Three out of every four poor people in developing countries live in rural areas, and most of them depend directly or indirectly on agriculture for their livelihoods. In many parts of the world, women are the main farmers or producers, but their roles remain largely unrecognized. The 2008 World development report: agriculture for development highlights the vital role of agriculture in sustainable development and its importance in achieving the millennium development goal of halving by 2015 the share of people suffering from extreme poverty and hunger.
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Library ResourceReports & ResearchDecember, 2009
Library ResourceReports & ResearchPolicy Papers & BriefsDecember, 2008Vietnam, Eastern Asia, Oceania
After decades of war, with a dilapidated infrastructure and millions of people dead, wounded or displaced, Vietnam could have been considered a hopeless case in economic development. Yet, it is now about to enter the ranks of middle-income countries. The obvious question is: How did this happen? This paper goes one step further, asking not which policies were adopted, but rather why they were adopted. This question is all the more intriguing because the process did not involve one group of individuals displacing another within the structure of power.
Library ResourceReports & ResearchTraining Resources & ToolsFebruary, 2011Indonesia, Eastern Asia, Oceania
East Java is the second largest contributor to Indonesia's economy with a growth rate similar to national level and other major provinces in Java. Nevertheless, for a province that is expected to be a major economic center in the country, there has been very little change in the region's economic structure in the past 10 years. Since 1995, the share of industry and agriculture in the economy is almost unchanged. Furthermore, the growth in both of these two sectors has been low, despite the fact that industry was once the main driver of the East Java economy.
Library ResourceReports & ResearchPolicy Papers & BriefsDecember, 2011Azerbaijan, Europe, Central Asia
The objective of this study is to evaluate the World Bank Group's (International Bank for Reconstruction and Development [IBRD], International Development Association [IDA], and International Finance Corporation [IFC]) effectiveness in promoting growth in agricultural productivity in Azerbaijan, and to derive lessons that may be relevant for the World Bank Group's future engagement in Azerbaijani agriculture.
Library ResourcePolicy Papers & BriefsAugust, 2015China, Eastern Asia, Oceania
As part of a national experiment in 2008, Chengdu prefecture implemented ambitious property rights reforms, including complete registration of all land together with measures to ease transferability and eliminate migration restrictions. A triple difference approach using the Statistics Bureau’s regular household panel suggests that the reforms increased consumption and income, especially for less wealthy and less educated households, with estimated benefits well above the cost of implementation.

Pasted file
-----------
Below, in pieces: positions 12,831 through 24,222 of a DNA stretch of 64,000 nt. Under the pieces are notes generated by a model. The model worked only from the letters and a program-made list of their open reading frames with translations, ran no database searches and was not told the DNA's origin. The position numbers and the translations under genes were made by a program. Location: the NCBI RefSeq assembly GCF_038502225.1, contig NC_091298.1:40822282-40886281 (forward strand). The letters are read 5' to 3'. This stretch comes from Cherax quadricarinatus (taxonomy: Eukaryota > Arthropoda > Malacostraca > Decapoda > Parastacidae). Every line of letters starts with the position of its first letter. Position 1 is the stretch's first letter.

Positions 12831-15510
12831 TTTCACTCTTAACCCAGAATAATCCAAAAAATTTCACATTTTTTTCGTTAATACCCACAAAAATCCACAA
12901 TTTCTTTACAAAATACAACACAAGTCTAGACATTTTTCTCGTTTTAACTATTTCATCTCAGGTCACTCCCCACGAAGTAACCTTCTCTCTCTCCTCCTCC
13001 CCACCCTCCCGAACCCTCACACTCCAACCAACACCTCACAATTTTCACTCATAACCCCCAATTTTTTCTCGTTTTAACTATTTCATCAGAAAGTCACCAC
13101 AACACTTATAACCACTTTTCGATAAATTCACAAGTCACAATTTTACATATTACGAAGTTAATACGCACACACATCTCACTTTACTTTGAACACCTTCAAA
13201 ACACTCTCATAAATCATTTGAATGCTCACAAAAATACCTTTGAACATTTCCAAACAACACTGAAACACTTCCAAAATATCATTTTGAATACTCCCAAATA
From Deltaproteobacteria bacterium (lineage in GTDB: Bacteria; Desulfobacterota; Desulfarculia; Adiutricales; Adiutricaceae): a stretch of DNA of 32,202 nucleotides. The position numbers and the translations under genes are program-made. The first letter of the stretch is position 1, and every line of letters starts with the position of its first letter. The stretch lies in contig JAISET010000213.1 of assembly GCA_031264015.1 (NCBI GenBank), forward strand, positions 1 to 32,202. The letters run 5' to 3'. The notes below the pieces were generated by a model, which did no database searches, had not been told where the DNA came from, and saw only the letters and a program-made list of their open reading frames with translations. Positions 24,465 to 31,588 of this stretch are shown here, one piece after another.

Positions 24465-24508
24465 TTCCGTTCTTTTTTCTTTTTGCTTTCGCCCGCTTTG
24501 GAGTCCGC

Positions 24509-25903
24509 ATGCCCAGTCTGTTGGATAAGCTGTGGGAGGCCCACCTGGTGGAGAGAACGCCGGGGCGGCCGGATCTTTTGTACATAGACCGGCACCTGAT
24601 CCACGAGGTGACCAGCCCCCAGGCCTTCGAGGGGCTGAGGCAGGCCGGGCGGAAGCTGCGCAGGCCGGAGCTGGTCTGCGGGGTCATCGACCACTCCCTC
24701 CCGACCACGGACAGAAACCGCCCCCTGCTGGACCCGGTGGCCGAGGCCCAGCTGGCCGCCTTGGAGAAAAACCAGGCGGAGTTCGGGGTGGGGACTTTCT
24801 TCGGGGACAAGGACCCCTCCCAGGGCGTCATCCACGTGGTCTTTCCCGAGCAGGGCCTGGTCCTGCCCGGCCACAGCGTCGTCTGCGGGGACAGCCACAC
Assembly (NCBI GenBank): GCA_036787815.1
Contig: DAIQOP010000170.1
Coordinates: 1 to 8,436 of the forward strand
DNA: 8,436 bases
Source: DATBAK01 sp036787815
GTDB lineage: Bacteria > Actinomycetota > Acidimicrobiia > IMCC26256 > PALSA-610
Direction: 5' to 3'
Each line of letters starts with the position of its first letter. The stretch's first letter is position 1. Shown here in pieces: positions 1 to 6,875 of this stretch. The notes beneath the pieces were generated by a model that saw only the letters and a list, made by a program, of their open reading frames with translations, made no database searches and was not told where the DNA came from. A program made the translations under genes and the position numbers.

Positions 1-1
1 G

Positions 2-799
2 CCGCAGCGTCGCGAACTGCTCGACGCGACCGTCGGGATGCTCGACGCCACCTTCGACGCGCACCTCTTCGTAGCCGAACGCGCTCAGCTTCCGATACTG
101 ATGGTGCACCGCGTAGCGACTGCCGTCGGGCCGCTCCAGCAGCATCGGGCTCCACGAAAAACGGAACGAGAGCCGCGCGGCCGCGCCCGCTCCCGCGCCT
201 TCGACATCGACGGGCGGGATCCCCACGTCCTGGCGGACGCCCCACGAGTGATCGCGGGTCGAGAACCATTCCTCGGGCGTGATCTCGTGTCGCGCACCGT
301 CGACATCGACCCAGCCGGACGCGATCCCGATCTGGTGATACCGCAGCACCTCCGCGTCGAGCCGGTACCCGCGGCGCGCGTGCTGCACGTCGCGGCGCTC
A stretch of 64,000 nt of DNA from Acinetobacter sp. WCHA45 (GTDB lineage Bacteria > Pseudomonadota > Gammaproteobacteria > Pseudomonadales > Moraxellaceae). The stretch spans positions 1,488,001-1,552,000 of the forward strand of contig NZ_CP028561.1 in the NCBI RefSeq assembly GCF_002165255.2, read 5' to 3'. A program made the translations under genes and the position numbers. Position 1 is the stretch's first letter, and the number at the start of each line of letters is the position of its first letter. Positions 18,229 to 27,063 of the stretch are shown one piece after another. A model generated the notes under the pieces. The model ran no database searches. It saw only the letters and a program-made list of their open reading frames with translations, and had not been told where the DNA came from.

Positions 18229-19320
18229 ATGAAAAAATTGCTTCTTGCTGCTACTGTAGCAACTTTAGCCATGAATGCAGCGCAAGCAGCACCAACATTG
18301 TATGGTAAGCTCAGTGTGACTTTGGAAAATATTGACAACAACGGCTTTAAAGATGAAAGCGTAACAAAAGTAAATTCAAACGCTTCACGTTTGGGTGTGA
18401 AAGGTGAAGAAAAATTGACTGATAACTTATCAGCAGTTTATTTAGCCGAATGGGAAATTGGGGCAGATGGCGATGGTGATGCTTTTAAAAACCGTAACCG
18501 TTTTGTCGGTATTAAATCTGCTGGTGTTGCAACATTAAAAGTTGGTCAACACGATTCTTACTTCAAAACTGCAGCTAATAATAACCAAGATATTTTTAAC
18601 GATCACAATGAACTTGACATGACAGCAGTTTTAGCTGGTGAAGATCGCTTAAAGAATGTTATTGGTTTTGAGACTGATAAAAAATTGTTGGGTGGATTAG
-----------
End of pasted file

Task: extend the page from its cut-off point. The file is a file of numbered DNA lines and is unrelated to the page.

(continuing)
Library ResourceAugust, 2014
Most efforts to trace the effects of
income inequality on growth have focused on redistribution.
However, empirical investigation has not substantiated
either the positive association of income inequality with
redistribution or the negative association of redistribution
with economic growth. The authors analyze the effects of
inequality in the broader context of social polarization.
They argue that social polarization, whether rooted in
Library ResourceJune, 2014
Modern political economy stresses
"society's polarization" as a determinant of
development outcomes. Among the most common dorms of social
conflict are class polarization, and ethnic polarization. A
middle class consensus is defined as a high share of income
for the middle class and a low degree of ethnic
polarization. A middle class consensus distinguishes
development successes from failures. A theoretical model
Library ResourceJanuary, 2015
If states would interact more synergistically with communities, they could tap local energies and resources for development-- and help create a development-oriented society and polity in the process. The authors analyze experience in several countries to identify the actions required for state-community synergies in development. Two actions that seem especially important: 1) Broadening the distribution of power within communities, to facilitate collective action and reduce the potential for local capture.
Library ResourceSeptember, 2013Mozambique
This Country Economic Memorandum reviews
the significant changes Mozambique underwent in the last
five years, specifying that to continue its rapid growth,
and reduce its high levels of poverty, the country will need
to adopt a new set of reforms. Such reforms, focused on
increasing the profitability of agriculture, and promoting
labor-intensive manufacturing activities, hold the best hope
to move poverty into prosperity. Three factors - increased
Library ResourceJune, 2013Tanzania
This report is the successor to the
Country Economic Memorandum for Tanzania prepared in 1996
(World Bank 1996). The 1996 memorandum focused on the
challenge of reforms and paid particular attention to the
impact of reforms on growth, incomes, and welfare in
Tanzania. The present report draws out lessons from
Tanzania's development experience of the past four
decades, with emphasis on the period since the last report,
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